The name of Caspari or Casparini is well known to anybody who takes interest in pipe organ history. This European dynasty of pipe organ builders was numerous and influential in XVII–XVIII c. Traces of their activities span from the Mediterranean Sea to the Baltic Sea.
Adam Caspar (ca 1590 – after 1665), a pipe organ master and mathematicus from Sorau, Silesia (present Žary, Poland), is considered to be the progenitor of the dynasty. Johann Caspar (1623 – 1706), son of Adam Caspar, came to Italy in 1642 after learning the trade and working in different locations in Germany. He stayed there for 40 years and made himself a name of a creative and ingenious master. In Italy, J. Caspar changed his name to Eugenio Casparini. His children and grandchildren already carried the name of Casparini. Because of the Italian sound of the name, many publications cite Casparinis as Italian masters. Unsurprisingly, Eugene Casparini has brought some ideas from Italy, such as the rank called Voce Umana, which proliferated in Middle European pipe organs in XVIII – XIX c. as Unda Maris. It makes sense to talk about Middle German – Silesian – East German pipe organ tradition that is characterized by certain Italian elements.
Adam Horace (1676 – 1745), son of Eugene that was born in Italy, worked in Breslau (present Wroclaw, Poland) after death of his father. This is where his son Adam Gottlob Casparini (1715 – 1788) was born. After studying from his father in Breslau and from the then famous Thuringian master Heinrich Gottfried Trost (1681-1759) in Altenburg (Germany), A. G. Casparini came to Koenigsberg in 1741. That year his cousin Georg
Sigismund Caspari (1693 – 1741) died – a fine and influential pipe organ master who had been holding the title of the official pipe organ builder at the Koenigsberg palace. After beating his rivals, among which was Gerhard Arend Zelle from Vilnius, A. G. Casparini took over this prestigious title (privilegirter Hof Orgelbauer) in 1742. He built several dozens of pipe organs in Koenigsberg and in churches of the surrounding cities and villages that were highly appreciated by his contemporaries. There are known 68 works of A. G. Casparini, among them – at least 45 new instruments, others – repaired or renovated.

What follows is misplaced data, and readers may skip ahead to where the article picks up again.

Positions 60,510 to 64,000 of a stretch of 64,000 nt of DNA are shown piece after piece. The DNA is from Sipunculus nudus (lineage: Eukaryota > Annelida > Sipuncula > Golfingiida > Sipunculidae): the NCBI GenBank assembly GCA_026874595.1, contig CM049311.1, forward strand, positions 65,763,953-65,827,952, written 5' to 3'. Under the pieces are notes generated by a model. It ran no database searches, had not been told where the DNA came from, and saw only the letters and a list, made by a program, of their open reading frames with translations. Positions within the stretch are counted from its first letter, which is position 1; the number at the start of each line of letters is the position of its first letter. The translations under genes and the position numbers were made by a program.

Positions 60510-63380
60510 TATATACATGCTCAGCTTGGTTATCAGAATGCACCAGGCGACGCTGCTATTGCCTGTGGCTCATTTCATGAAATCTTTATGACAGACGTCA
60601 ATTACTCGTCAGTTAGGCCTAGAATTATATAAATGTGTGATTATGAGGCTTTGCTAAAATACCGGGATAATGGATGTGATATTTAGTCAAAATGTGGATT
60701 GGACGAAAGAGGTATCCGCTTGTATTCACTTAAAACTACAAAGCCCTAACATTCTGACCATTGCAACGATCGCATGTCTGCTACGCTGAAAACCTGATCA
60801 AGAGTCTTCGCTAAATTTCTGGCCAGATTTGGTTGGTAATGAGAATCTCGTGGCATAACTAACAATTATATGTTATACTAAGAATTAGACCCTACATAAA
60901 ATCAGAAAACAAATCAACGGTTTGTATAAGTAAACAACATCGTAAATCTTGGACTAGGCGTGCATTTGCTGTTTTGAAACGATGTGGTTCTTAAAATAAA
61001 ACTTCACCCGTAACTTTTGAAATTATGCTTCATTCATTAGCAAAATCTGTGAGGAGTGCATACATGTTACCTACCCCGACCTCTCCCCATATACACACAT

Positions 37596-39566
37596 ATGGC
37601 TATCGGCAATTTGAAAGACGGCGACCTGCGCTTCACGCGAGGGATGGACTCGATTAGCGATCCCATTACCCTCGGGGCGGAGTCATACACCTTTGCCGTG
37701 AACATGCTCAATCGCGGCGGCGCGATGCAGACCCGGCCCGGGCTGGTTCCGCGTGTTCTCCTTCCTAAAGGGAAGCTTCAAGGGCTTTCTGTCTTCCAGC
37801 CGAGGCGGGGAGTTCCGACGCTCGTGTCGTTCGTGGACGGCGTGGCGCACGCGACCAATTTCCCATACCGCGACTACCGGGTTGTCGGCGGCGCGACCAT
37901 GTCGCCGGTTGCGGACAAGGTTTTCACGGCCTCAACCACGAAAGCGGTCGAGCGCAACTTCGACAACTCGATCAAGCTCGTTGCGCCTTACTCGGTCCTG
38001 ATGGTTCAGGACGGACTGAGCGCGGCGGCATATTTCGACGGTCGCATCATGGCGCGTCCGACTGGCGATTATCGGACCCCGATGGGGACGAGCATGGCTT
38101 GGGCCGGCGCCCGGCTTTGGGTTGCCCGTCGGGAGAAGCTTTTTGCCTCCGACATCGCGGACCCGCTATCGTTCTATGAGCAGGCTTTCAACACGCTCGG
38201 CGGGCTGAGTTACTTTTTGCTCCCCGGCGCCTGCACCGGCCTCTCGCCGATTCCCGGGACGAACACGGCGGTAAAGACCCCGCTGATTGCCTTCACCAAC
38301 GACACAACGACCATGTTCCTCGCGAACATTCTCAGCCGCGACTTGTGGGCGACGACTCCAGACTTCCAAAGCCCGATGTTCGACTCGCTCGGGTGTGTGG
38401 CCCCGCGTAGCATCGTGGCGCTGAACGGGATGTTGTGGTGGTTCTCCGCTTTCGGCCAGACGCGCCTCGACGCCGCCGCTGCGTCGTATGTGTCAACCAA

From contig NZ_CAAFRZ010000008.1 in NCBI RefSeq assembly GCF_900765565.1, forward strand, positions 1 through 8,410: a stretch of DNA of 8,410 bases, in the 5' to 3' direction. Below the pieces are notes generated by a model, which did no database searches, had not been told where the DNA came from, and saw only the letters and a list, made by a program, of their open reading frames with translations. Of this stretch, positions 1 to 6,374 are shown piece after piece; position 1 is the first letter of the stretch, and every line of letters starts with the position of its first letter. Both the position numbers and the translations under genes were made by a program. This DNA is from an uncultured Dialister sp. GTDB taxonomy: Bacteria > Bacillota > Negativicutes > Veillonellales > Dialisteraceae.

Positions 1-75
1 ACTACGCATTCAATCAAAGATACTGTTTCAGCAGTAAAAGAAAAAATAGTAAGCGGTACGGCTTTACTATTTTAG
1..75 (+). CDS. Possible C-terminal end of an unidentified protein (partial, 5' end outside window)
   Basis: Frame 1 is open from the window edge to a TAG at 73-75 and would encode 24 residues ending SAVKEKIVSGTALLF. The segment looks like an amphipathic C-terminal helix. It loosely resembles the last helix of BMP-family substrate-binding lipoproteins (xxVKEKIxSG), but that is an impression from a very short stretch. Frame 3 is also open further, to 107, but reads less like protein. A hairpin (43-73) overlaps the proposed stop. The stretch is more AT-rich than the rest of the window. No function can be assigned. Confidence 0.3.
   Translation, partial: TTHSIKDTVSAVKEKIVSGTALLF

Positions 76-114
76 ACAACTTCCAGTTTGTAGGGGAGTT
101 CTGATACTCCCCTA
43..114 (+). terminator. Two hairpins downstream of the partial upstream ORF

Though primarily he worked in East Prussia around Koenigsberg, he did some work in Lithuania as well. The master complained in 1744 that lack of work at home makes him travel far away – to the Grand Duchy of Lithuania (Groß Hertzogthum Litthauen).
Unfortunately, most pipe organs of A. G. Casparini have been lost in the flames of WWII, and the remaining ones in the Soviet occupied part of the Small Lithuania (Kaliningrad District) have been destroyed by the regime. Parts of East Prussia have been transferred to Poland. Several pipe organs of A. G. Casparini have survived in churches there, though rebuilt and substantially mutilated. Only in Lithuania two well-preserved pipe organs of this master survived – in the Holy Ghost Church in Vilnius and possibly in Adakavas. The authorship of the later pipe organ, or more exactly its positive, has not been supported by documents. However, many signs suggest that it may have been built by A. G. Casparini or his associates. In Lithuania, there are no other surviving pipe organs of this master.